Your Artist Self and Your Business Self

Art & businessOne of the biggest challenges for many writers is being able to separate the artist self from the business self, and figuring out ways to nurture both.

I find this to be an issue for unpublished authors more than those who are published. Once a writer is published, they seem highly motivated to stay published, and therefore more open to considering ways to increase the commercial appeal of their work.

But for some new or unpublished authors, there seems to be a resistance to “commercializing” their art. That’s fine, if you want to write for yourself, your family and your friends. But if the goal is to ask strangers to pay money to read your work, then it deserves a different approach.

It recently occurred to me that writers might benefit by taking a break from reading books on writing, and occasionally read some business-related books.

All the specifics in a business book might not apply to the writing life, but the overall message can be helpful in learning how to approach writing as a business or even a career. It can help you adopt the mindset of running a successful business and teach you to ask the right questions as you consider what kinds of books to write, and how to write them. These books can open your eyes to everything from how consumers make buying decisions, to how to create a successful brand, to how to organize your time for maximum effectiveness.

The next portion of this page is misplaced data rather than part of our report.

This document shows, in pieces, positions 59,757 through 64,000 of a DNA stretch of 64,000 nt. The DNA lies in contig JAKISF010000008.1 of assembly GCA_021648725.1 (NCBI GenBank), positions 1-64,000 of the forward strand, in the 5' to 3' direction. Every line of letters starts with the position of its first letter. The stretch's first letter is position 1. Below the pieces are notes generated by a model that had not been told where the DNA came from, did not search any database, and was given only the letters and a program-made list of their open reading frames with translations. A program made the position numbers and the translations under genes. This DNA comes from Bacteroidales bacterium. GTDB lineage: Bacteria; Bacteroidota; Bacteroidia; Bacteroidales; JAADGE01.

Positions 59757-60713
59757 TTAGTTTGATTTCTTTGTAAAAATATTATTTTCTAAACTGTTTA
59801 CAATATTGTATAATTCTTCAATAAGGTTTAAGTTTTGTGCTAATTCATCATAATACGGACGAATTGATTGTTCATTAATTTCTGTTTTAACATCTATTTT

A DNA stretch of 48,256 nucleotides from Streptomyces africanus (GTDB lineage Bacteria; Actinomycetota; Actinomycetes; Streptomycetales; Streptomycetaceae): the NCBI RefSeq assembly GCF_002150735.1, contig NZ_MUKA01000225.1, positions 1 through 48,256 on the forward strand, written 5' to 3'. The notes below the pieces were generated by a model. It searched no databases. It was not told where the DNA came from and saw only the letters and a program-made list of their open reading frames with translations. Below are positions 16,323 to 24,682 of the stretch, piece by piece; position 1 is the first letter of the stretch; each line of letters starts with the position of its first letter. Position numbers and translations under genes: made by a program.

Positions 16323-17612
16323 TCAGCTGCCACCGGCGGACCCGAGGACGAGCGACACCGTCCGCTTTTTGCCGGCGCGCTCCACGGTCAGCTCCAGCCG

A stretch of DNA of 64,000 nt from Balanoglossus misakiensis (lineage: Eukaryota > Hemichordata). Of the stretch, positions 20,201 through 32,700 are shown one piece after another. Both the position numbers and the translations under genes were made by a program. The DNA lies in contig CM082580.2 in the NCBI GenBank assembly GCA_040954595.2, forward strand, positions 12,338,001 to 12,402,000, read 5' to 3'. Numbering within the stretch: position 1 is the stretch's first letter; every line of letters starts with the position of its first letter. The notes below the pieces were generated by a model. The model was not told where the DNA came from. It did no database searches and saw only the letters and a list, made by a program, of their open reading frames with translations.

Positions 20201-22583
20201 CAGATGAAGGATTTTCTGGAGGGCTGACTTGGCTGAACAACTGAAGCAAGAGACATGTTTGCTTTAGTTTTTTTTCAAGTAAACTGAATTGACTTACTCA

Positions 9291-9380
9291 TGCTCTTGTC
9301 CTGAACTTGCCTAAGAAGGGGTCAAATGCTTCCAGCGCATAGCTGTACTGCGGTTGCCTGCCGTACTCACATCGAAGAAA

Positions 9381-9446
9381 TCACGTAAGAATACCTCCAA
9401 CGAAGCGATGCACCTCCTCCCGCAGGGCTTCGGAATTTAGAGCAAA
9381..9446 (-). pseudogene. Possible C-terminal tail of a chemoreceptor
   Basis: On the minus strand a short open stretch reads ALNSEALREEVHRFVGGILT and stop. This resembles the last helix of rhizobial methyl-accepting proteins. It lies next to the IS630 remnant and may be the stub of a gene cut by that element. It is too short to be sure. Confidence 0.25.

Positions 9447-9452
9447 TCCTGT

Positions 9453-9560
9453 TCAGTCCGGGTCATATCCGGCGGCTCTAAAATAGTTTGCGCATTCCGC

As I’ve spoken with several of my clients who have multiple books published, it’s been interesting to see how they approach the constant necessity to keep drawing in readers: rather than feeling like they’re “selling out,” they savor the challenge of getting better and better at crafting words into books that people want to read. They are able to see the art in running a successful business. They look for the stories or topics that interest them, and then ask themselves where their own interests meet the demands of the marketplace.

Are you comfortable with approaching writing as a business? What helps you nurture this mindset? How do you balance your artistic self with your business self?

Comment below, or by clicking: HERE.

 

Below are some good business-related books to consider. Feel free to add your own in the comments.

To Sell is Human by Daniel Pink
Lean In by Sheryl Sandburg
The Everything Store by Brad Stone
Getting Things Done by David Allen
Good to Great by Jim Collins
Thou Shall Prosper by Rabbi Daniel Lapin
The Power of Full Engagement by Tony Schwartz
Quiet: The Power of Introverts in a World That Can’t Stop Talking by Susan Cain
A New Brand World by Scott Bedbury with Stephen Fenichell
Why We Buy: The Science of Shopping by Paco Underhill
Purple Cow by Seth Godin
Making Work Work by Julie Morgenstern

 

TWEETABLES

Agent @RachelleGardner notes that published authors seem highly motivated to STAY published.  Click to Tweet.